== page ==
Choosing costumes, decorating pumpkins, and getting special treats brings joy to many children at Halloween. Some Halloween traditions may look different this year to keep everyone safe during the COVID-19 pandemic. However, there are still plenty of ways families can have fun while avoiding the scare of being exposed to or spreading the virus. Most importantly, keep doing what you have been doing: avoiding large gatherings, keeping a distance of six feet from others, wearing cloth face coverings, and washing hands often. Some ideas for ways to keep safety steps in place while celebrating:
Virtual costume parties & parades
Use video chats for an online party with friends and family and show off costumes and play games. Have fun with it! In cold climates, this may be the first time your child can wear a costume that isn’t buried under a parka! Outdoor costume parades are another option, if it is possible for everyone to stay at least 6 feet apart and wear cloth face coverings.
Making masks part of the costume
Encourage children to use their cloth face coverings as part of their costume (think surgeon or superhero!). However, be wary of painting the masks, since some paints contain toxins. Also keep in mind that a costume mask is not a substitute for a cloth face covering unless it has multiple layers of breathable fabric and covers the mouth and nose snugly. Also, do not wear a costume mask over a cloth face covering, because it can make breathing more difficult.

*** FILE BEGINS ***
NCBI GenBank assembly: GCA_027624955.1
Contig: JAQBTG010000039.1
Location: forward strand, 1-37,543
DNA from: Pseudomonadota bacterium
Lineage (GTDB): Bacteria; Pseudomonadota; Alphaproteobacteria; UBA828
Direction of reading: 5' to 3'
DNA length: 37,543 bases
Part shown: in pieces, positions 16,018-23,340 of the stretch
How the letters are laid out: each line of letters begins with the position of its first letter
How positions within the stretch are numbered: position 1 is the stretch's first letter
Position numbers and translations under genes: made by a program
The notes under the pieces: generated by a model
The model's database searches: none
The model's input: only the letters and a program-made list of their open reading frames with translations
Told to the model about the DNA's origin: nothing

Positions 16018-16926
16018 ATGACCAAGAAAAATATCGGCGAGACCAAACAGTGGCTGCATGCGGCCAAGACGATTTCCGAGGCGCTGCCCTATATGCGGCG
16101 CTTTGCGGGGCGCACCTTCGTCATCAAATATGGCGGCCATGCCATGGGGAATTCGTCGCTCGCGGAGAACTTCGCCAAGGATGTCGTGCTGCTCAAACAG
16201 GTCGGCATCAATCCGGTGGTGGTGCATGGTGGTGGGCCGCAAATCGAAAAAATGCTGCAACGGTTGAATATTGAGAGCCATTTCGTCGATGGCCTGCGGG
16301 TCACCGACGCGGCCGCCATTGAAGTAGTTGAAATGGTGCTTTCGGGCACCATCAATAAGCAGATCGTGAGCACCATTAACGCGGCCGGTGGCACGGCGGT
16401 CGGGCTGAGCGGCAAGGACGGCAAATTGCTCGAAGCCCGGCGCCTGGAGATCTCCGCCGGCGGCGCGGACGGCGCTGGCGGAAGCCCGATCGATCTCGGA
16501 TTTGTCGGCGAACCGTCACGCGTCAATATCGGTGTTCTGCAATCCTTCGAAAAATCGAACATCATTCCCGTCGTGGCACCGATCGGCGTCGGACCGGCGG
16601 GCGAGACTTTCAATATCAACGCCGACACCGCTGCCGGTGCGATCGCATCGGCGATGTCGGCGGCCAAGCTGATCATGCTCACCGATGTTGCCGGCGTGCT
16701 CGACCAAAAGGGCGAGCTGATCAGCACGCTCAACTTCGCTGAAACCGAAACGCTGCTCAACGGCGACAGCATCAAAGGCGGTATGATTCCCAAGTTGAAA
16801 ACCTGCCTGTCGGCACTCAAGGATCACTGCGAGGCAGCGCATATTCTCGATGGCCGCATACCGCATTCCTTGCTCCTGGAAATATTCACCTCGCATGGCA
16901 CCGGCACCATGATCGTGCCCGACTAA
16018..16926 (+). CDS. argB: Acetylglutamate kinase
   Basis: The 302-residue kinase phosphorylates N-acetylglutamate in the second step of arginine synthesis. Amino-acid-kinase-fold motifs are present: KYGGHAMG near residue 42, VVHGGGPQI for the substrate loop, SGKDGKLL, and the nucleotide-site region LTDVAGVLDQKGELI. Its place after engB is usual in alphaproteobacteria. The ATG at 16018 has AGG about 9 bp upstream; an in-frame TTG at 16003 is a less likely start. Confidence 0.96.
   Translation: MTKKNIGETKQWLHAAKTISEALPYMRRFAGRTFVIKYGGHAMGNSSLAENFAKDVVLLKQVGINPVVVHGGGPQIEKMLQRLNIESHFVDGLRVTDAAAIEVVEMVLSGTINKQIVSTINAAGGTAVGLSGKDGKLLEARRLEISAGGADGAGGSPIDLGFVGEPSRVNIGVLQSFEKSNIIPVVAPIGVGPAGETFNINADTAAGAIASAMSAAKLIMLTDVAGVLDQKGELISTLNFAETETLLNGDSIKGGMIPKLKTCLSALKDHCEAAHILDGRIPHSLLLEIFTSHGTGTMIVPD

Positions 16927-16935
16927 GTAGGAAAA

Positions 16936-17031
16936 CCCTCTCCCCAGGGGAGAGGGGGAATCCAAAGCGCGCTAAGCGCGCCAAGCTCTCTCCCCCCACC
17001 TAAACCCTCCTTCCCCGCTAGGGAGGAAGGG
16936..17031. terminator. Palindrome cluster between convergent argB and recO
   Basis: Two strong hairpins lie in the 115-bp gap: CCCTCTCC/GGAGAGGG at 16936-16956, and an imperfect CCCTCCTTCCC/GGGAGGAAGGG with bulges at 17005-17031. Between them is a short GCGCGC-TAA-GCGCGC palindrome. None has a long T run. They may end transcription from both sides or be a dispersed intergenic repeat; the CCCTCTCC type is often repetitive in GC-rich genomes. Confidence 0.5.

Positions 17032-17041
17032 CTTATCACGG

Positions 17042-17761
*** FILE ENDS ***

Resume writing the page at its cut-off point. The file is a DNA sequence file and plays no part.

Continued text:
This is one Halloween tradition that’s as safe and fun as ever. As always, just be careful to avoid pumpkin carving injuries. Children can draw a face with markers. Then parents can do the cutting. When the carving is done, consider putting a battery-operated light rather than an open-flame candle inside. Roast the seeds from the pumpkin for a healthy snack!
Make some fun Halloween treats as a family. Decorate a pizza with toppings in the shape of a jack-o’-lantern, for example, or make tangerine pumpkins (peel the tangerine and stick a thin slice of celery on top to look like a stem). Make sure the treats are not choking hazards if you have children under age 3.